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I am a Senior Associate Solicitor and head of Irwin Mitchell's South Coast Asbestos team operating from Southampton. I have particular expertise in representing mesothelioma patients and their families.
I secured a landmark victory for my client in the Court of Appeal in the matter of Haxton v. Philips Electronics UK Ltd.
I find the law fascinating and wanted to make a real and meaningful difference to people's lives.
It is enormously rewarding to be able to assist clients who have been diagnosed with an asbestos related condition and help them recover compensation, which can assist them in many different ways, from adaptations around the home, to a family holiday. I am passionate about working in asbestos law.
I am particularly proud of Irwin Mitchell's commitment to be at the cutting edge of law, and to go the extra mile for each and every client.
I enjoy running, playing netball, singing in the Irwin Mitchell choir and spending time with friends and family.
Sources commend her ability to "think outside the box." - Chambers & Partners, 2018
"My case was not straightforward but my solicitor Nicola Maier showed determination in ensuring my claim was met. Nicola used her considerable legal knowledge to my advantage to achieve a very satisfactory result in my claim. Nicola is an exceptional solicitor and I shall always be grateful to her." - Thelma North, Client
"Irwin Mitchell and especially Nicola Maier and her team provided an excellent service. They seemed more like a friend than a company, I would recommend Irwin Mitchell to anyone who needs legal advice and if possible ask for Nicola and her team." - Colin, Client
“The reality is thousands of people are dying due to asbestos exposure in the past. The majority of those were exposed at work, and were completely unaware of the dangers of the hazardous material. There has also been a rise in the past five years of people becoming ill who simply washed the clothes of workers decades ago as the harmful asbestos fibres were thrown into the air.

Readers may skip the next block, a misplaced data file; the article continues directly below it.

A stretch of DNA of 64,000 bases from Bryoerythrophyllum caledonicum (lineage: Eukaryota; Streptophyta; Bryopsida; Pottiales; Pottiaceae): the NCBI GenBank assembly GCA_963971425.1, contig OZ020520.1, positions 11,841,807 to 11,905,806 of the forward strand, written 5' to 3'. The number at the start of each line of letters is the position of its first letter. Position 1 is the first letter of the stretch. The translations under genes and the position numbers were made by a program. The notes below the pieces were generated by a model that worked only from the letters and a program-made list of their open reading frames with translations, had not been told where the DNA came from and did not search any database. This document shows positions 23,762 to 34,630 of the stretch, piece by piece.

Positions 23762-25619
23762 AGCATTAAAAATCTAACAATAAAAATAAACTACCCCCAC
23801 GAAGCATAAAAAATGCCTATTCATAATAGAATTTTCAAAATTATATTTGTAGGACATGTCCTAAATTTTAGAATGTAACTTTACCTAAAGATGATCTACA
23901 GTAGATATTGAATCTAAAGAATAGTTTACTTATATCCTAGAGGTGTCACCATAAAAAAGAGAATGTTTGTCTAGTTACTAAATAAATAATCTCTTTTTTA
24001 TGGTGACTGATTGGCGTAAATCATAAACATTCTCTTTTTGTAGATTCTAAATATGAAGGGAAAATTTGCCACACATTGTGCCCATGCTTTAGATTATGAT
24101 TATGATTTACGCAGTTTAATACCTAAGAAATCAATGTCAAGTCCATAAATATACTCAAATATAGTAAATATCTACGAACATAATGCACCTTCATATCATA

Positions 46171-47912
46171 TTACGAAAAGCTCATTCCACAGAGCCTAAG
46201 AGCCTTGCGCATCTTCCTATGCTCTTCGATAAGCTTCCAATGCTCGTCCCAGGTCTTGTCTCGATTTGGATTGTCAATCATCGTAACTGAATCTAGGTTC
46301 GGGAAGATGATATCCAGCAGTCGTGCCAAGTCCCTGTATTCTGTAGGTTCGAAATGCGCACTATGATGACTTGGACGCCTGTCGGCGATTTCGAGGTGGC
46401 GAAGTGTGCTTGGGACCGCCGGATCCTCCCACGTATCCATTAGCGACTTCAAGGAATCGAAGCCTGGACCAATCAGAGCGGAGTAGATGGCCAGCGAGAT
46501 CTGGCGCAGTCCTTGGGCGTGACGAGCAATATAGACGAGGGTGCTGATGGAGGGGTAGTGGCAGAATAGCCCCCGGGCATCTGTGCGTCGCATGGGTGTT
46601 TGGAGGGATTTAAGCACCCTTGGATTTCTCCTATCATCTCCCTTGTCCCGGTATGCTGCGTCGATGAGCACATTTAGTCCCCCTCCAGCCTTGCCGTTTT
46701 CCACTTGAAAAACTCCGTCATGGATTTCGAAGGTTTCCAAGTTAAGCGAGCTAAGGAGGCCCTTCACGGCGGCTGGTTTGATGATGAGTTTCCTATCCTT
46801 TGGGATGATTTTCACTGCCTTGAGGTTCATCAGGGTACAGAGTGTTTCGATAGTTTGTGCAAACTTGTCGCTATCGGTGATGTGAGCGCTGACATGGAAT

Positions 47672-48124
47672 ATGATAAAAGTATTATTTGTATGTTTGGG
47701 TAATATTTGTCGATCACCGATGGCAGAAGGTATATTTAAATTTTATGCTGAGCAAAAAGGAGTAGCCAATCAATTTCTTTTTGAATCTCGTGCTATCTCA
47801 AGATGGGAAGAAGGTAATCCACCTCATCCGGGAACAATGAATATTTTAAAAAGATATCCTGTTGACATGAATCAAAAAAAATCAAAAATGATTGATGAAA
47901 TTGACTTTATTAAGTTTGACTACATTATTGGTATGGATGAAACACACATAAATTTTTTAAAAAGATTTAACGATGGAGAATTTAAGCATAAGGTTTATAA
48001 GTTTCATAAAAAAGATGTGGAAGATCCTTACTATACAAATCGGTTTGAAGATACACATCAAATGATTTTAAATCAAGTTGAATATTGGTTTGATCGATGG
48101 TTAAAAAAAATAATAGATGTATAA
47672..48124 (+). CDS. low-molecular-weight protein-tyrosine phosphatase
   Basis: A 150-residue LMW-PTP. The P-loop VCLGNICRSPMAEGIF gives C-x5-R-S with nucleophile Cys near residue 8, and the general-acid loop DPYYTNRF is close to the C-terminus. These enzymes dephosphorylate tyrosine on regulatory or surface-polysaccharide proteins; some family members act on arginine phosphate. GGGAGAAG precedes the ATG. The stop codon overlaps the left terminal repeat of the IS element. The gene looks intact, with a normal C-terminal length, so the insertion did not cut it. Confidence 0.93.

“Workers’ Memorial Day is an important time to reflect on the terrible impact that asbestos has had on so many lives. These HSE figures highlight the tragic reality that we see day to day in our work.”
Through our work we have seen on numerous occasions how sport has been able to help our clients with rehabilitation following serious injury.
“Unfortunately, while there are over 12 million people with disabilities in the UK, only one in six actually takes part in sport regularly.
“Part of this is due to the lack of funding and availability of specialist equipment and, with that in mind, we hope these grants will help support individuals and sports teams so they can realise their true potential.
“When we heard Mark’s story we were so impressed with his drive and determination and how determined he was for sport to continue to be a major part of his life.
“We hope his achievements inspire others to realise that disability need to be a barrier to sport.
“We wish him all the best for the year ahead and hope he can fulfil his Paralympic ambition.”
“It’s positive to see that the school was closed after the discovery of asbestos but it is our view that this issue could potentially have been avoided had a risk register been created to investigate asbestos in schools and public buildings and a programme of safe removal agreed.
“It takes decades from exposure to asbestos before the symptoms of diseases such as mesothelioma develop and we are still seeing the impact asbestos has had on thousands of people who worked surrounded by the dust many years ago without any knowledge of the damage it was doing to their bodies.
“All we can do now is support those suffering and try and help them receive the justice and support they need to make their live manageable fully aware that sadly it is too late to prevent what has happened.
“The focus must be on removing asbestos from schools and public buildings now to eliminate any possibility of future generations suffering in a similar way.
“News of asbestos being found in old buildings and schools is becoming far too frequent and this is why we passionately support the All-Party Occupational Safety and Health Group’s calls to remove all asbestos by 2035.
“Although the amount of asbestos was small at the Isle of Wight school this is not the case with all buildings and that’s why we continually call for a risk register to be created so harmful substances can be safety removed on a priority basis.
“It is now time for the talking to stop and for the Government to agree to a plan of action. The only way to ensure asbestos cannot claim more unwilling victims is through the introduction of a comprehensive removal programme.”
“It is deeply concerning to see these reports of potentially hazardous waste being dumped at Stonehenge and it is welcome to see an investigation has been launched.
“The dangers of the material cannot be downplayed, as prolonged inhalation of asbestos fibres can trigger serious and fatal illnesses including malignant lung cancer, asbestosis and mesothelioma which are responsible for over 2,500 deaths in the UK every year.
“There is clear guidance in place in relation to the handling, management and disposal of asbestos materials and this case is another reminder of the importance of ensuring that every care is taken as far as the material is concerned.
“Where possible, it is vital steps are taken to ensure lessons can be learned and these issues are not repeated in the future.”
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